Nothing But Flowers
In a recent post, I noted that politics matters when it comes to funding for alternative transportation. Amid the (admittedly important) news about yesterday’s Supreme Court ruling on the Affordable Care Act, few will notice that the GOP-led House eliminated dedicated funding for bike lanes and pedestrian safety enhancements from the federal transportation bill that passed yesterday.
In describing the elimination of funds for bicycling and pedestrian safety, House Speaker John Boehner (R-OH) said Republicans wanted to enact “significant reforms” that would:
“focus our highway dollars on fixing America’s highways, not planting more flowers around the country.”
Reform? Fixing America’s highways? What a joke. “Fixing” America’s highways would entail investment in multimodal commuting, Mr. Speaker. Now that would be real reform.
Let’s review some of the facts.
- The dedicated funding for “enhancements” like bike lanes, pedestrian safety, and the safe routes to school program not only saves lives, but made up only about 1 percent of highway spending, despite the fact that pedestrians and bicyclists make up 12-14 percent of highway fatalities.
- There is a high demand for bike/ped safety projects, and they are overwhelmingly popular with communities.
- The Safe Routes to School program was an especially effective way of promoting safe walking and biking to schools, reducing traffic congestion around schools and promoting exercise and a healthy lifestyle for young people.
- Infrastructure improvements for safe walking and bicycling are an efficient use of tax dollars. Not only does a bike lane cost far less than improvements for automobiles (especially if the improvement is done at the same time the road is being resurfaced), but they tend to last longer and need less upkeep, as bicycling and walking cause far less wear and tear on the infrastructure.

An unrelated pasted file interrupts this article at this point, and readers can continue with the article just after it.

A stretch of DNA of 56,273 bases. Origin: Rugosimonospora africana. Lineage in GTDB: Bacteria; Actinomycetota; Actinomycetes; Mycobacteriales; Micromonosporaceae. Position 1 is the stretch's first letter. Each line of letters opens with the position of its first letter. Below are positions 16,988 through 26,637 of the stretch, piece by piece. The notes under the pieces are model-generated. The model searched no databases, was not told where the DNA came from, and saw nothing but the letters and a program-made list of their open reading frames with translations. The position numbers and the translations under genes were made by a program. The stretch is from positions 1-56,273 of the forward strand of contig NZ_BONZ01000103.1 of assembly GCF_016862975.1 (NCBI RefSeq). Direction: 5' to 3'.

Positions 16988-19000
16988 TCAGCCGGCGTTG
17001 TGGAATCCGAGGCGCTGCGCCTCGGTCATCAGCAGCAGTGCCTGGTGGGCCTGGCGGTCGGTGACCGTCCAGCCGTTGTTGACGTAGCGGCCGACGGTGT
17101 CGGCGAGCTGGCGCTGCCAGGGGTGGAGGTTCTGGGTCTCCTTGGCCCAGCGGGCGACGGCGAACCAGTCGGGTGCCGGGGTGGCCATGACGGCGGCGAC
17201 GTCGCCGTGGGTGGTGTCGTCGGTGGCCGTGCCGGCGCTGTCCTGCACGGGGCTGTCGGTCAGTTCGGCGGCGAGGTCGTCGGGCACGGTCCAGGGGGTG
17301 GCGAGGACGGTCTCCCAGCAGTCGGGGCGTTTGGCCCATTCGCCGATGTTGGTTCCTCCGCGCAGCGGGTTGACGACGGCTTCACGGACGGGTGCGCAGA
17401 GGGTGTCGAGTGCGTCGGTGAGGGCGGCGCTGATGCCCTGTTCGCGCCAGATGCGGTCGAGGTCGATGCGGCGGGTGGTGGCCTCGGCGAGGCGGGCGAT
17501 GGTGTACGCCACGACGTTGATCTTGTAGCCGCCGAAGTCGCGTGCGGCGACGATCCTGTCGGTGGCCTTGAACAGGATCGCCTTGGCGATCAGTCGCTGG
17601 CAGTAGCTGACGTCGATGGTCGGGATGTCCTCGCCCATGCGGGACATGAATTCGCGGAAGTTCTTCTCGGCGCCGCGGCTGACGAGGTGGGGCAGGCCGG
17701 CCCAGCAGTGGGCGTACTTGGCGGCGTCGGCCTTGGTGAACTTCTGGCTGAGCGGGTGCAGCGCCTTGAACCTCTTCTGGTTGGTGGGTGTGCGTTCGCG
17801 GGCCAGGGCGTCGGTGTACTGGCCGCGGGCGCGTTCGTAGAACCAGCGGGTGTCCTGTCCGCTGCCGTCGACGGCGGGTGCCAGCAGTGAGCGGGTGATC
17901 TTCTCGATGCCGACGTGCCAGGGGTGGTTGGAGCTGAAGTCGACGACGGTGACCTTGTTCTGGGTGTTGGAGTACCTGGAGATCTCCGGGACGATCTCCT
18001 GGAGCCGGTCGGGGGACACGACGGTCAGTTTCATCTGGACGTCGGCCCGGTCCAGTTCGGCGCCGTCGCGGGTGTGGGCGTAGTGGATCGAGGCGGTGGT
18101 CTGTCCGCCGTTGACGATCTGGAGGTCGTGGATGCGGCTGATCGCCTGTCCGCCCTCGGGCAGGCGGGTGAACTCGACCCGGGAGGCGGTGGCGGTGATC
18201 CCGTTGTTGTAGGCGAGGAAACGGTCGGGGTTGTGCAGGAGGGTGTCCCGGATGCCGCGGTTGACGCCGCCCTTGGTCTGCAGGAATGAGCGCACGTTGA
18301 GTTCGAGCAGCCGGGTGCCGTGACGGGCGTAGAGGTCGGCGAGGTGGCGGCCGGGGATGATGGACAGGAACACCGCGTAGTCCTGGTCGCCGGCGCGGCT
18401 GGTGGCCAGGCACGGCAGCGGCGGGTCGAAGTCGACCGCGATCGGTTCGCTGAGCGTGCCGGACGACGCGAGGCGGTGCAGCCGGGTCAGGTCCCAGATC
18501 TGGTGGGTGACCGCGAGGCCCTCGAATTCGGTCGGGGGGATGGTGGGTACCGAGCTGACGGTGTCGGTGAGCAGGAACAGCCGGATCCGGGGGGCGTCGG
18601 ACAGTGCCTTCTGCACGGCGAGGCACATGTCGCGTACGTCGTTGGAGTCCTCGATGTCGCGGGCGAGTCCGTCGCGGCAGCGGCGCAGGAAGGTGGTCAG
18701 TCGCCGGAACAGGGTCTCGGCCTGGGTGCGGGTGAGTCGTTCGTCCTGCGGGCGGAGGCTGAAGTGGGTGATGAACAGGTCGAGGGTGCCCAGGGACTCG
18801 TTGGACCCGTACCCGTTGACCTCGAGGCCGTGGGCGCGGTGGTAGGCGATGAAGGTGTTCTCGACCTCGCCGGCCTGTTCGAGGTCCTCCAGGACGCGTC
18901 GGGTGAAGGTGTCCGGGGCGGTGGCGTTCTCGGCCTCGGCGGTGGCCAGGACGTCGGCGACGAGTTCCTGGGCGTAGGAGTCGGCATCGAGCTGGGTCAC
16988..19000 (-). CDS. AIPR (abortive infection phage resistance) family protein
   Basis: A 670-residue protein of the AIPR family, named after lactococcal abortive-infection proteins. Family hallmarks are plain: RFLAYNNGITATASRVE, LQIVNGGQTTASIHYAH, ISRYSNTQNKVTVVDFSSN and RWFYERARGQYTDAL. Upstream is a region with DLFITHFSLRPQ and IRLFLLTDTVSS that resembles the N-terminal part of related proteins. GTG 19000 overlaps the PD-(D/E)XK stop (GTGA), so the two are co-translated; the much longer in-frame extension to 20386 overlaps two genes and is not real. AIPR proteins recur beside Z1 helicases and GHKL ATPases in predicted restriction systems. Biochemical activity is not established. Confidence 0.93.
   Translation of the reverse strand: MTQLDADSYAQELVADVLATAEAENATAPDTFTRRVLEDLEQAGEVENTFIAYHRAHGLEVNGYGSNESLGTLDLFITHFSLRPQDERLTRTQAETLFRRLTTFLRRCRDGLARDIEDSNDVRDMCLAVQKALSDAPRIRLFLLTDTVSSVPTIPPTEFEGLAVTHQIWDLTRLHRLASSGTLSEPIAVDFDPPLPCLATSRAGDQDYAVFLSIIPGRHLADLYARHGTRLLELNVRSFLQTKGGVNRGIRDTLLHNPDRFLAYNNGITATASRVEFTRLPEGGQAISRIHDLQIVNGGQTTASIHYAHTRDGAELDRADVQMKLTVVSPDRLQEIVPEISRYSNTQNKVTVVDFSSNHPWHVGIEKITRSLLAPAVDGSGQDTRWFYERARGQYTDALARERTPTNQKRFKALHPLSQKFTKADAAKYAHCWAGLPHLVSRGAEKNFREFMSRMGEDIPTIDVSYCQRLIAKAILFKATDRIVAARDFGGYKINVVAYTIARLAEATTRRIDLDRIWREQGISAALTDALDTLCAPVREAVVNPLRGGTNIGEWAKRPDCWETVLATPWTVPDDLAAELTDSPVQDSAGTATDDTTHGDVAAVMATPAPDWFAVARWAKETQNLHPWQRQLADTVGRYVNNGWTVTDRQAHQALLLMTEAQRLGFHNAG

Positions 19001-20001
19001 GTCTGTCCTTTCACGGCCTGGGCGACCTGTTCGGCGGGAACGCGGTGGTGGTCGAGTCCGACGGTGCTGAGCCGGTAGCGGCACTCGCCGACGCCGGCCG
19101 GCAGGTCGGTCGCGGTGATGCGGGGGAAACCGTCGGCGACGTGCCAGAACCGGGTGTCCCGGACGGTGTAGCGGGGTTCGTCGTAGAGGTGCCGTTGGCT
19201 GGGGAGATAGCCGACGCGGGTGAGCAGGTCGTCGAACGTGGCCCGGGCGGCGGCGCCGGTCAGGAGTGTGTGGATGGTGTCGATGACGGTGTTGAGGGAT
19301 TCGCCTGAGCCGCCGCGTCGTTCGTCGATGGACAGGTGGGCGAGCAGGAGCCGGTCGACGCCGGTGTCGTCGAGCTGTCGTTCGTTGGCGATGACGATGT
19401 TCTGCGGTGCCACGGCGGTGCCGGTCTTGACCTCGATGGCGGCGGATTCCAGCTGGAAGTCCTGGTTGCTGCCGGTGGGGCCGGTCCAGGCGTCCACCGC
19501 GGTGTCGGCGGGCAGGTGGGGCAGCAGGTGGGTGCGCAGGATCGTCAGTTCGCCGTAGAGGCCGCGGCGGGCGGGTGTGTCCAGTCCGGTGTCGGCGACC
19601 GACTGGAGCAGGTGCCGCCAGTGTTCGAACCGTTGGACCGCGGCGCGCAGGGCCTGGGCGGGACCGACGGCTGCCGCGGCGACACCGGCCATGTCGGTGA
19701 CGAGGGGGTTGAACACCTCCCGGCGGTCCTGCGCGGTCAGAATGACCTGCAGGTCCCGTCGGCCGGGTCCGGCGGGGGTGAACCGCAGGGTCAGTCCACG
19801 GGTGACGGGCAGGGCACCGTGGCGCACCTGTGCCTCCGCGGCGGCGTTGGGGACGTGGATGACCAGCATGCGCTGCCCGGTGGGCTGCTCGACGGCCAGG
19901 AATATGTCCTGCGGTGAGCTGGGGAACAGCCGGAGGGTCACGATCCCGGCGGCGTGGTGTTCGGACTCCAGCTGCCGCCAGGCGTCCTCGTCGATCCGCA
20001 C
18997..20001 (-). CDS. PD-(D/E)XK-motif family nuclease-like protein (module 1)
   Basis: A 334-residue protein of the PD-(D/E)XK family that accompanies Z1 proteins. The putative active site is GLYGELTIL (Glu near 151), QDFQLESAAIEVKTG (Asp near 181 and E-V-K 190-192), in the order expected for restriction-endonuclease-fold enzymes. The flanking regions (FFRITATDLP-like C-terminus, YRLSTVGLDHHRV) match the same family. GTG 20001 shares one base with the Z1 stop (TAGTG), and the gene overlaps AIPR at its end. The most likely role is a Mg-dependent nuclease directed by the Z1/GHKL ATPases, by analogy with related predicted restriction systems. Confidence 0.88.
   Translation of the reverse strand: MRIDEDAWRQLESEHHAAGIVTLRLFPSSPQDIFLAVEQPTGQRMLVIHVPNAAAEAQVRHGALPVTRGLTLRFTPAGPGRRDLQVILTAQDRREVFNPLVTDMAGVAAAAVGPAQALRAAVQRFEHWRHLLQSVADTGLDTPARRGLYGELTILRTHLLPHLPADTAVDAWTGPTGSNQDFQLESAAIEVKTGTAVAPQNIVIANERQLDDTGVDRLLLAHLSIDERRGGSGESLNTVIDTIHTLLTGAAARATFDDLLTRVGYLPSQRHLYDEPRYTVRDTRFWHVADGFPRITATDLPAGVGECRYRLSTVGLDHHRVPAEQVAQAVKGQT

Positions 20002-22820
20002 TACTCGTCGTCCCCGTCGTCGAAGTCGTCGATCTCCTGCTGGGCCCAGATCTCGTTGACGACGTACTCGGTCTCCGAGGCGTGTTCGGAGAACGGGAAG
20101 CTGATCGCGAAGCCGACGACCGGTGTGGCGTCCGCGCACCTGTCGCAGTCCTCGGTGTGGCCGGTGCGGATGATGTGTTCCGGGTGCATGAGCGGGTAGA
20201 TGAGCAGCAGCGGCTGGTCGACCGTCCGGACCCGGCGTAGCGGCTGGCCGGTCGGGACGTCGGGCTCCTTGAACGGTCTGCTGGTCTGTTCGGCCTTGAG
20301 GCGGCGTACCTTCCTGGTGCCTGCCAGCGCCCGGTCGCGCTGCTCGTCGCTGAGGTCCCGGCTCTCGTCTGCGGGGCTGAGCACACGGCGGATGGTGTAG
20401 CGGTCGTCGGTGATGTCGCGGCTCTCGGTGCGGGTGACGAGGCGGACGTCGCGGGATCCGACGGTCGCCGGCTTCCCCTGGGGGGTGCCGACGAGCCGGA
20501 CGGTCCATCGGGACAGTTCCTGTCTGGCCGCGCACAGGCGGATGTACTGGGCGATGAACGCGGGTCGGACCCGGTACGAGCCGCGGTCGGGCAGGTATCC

The 2012 transportation bill is not all bad news. It preserves funding for crucial improvements to L.A.’s mass transit system and doesn’t include the poison pill of funding for the Keystone XL tar sands pipeline. However, it is a sad reflection of the way in which many in Congress still refuse to recognize that road improvements like bike lanes not only save lives, improve public health, and decrease traffic congestion, they are, dollar-for-dollar, a more effective use of tax money than simply throwing more money at the automobile road monopoly. If we see the transportation system as a means of safe, healthy, and efficient mobility to jobs, school, recreation, and other human activities, rather than just a “highway system” for cars, we can see more clearly that this car-based transportation bill is a major failure of vision and leadership.
It is important for those of us who care about public safety, public health, alternative transportation, and the environment to continue to push for a modicum of dedicated funding for these projects, so we create a transportation system that doesn’t virtually require people to use an automobile for all their transportation needs. Sadly, for 2012, it appears we’re out of luck.